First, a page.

As the number of connected devices continues to soar, IoT security threats become ever more important. Let’s look at the security fundamentals for IoT.
By 2020, an estimated 20 billion connected devices will be out there. That’s almost three for every living person on the planet. As more we continue to connect up our lives and business processes to the Cloud, securing that data has never been more important.
The reasons lie at both ends of the security spectrum. Critical infrastructure is now becoming connected in many cases for the first time, while at the consumer end, users who know almost nothing about IT security are now hooking up their personal data and even their homes.
Vulnerabilities a serious business
Last year, some major IoT security issues made headlines around the world. The Mirai botnet attack exploited default and hardcoded passwords to bring down many websites. DNS provider Dyn lost a significant number of clients as a result.
Cameras were also targeted. DDoS attacks were made using more than 500,000 internet-connected cameras, while the Persirai botnet attacked more than 100,000 devices.
BlueBorne was a vulnerability in Bluetooth implementations which could allow a hacker to gain control of devices and either steal information from them or use them for a man-in-the-middle attack. By the time it was disclosed to the public, Windows, Linux, Android and iOS had all made fixes available.
Read more: Lessons learned from Blueborne
It’s all in the implementation
First things first, Bluetooth is an extremely secure protocol by design. Over the last ten years, Bluetooth vulnerabilities have been of low severity and, crucially, haven’t allowed hackers to execute code remotely.
BlueBorne managed to be such a dangerous threat by exploiting the way that operating systems implement Bluetooth, and this gets to the crux of the problem. The most secure technology still relies on proper implementation to be effective.
How to improve your IoT security
Srini Vemula, global product management leader and security expert at SenecaGlobal, spoke to Network World about how enterprises can boost their IoT security. In amongst his advice, there’s some good reminders for developers of connected products.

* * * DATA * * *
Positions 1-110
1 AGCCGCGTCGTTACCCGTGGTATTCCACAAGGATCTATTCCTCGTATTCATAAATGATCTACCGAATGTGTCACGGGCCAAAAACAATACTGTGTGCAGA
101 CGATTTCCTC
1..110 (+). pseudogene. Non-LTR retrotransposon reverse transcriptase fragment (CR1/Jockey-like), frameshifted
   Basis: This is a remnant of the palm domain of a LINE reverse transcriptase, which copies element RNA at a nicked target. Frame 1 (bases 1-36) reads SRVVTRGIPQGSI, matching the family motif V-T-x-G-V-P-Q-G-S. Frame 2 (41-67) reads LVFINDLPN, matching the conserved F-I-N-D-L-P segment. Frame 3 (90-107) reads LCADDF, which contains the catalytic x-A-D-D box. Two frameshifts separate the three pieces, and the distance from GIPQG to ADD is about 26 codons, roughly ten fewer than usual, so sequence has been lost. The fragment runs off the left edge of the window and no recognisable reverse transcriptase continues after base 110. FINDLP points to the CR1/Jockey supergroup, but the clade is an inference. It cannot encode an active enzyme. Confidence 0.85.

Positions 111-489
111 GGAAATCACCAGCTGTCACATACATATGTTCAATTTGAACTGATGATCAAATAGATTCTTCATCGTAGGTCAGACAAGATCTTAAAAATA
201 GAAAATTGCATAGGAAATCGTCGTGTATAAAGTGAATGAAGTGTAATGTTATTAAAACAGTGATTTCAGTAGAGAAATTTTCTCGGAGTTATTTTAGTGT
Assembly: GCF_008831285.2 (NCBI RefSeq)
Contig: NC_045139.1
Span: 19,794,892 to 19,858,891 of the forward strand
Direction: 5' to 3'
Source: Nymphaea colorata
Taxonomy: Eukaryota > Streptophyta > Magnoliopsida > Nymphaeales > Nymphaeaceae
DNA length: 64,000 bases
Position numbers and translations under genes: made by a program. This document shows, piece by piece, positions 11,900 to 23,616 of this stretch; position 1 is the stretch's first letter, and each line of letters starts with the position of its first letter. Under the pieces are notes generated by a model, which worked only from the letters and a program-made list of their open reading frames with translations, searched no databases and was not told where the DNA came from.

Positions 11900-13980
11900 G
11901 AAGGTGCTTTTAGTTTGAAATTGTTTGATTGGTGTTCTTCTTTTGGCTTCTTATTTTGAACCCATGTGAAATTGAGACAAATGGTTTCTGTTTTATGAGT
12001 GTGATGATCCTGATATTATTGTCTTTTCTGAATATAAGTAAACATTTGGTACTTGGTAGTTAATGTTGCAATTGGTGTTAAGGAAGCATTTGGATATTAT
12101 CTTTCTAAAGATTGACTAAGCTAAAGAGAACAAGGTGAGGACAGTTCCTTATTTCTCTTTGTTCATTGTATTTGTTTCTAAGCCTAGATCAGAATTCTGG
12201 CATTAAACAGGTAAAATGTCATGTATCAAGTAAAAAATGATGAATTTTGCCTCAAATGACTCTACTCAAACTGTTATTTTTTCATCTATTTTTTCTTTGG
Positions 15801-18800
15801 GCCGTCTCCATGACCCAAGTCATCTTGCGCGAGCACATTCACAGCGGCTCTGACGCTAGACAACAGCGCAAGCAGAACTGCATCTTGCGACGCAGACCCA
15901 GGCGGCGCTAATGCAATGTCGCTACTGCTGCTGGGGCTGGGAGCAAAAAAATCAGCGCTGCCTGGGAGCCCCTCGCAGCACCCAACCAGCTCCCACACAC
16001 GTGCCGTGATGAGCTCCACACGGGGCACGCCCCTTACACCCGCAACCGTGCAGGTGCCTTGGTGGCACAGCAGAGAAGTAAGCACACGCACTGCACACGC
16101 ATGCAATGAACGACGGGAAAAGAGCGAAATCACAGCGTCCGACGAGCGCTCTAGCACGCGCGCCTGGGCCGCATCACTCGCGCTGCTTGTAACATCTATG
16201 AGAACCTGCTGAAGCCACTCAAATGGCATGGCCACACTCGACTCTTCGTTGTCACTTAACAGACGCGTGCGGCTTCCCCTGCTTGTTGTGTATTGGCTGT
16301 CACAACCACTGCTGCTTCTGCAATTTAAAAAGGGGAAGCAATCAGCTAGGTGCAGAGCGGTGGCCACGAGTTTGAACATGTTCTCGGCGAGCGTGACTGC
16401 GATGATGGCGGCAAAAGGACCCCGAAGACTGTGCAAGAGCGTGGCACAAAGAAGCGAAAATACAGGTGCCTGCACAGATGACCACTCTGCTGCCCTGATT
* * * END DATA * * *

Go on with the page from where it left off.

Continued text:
Build devices based on security-hardened platforms and adopt standard security controls. Select the most secure platform as your base on which to develop. Any connected product’s architecture should support the ability to patch, quickly and at scale.
Make security an integral and easy-to-understand part of using the product. Many buyers of modern connected devices, whether consumer or B2B, aren’t necessarily thinking about security as their primary concern. By incorporating it into the workflow, you’re helping the end customer help themselves.
Keep informed, and act. By keeping abreast of security news, you’re able to quickly act on any vulnerabilities that may be identified and patch your product before customers even realise there’s an issue.
Striking the right balance
While we are fans of the 'build first, iterate later' approach of lean product development, security must not be compromised. Including appropriate security into products can seem at odds with a rapid development mindset.
> Read more: Security of connected medical devices
The best strategy is to always decide upon the most appropriate security level first, and only design the product’s features afterwards. By taking a feature-first approach to product development, security has to be retrofitted. While that’s often possible to achieve, it can lead to unexpected vulnerabilities and difficulties.
As connected products become an ever more integrated part of our lives, it’s never been more important to consider security first.
This is even more important when dealing with data-only service providers. Remember that even when the data itself is encrypted, the meta data can still tell a story that is useful to potential troublemakers.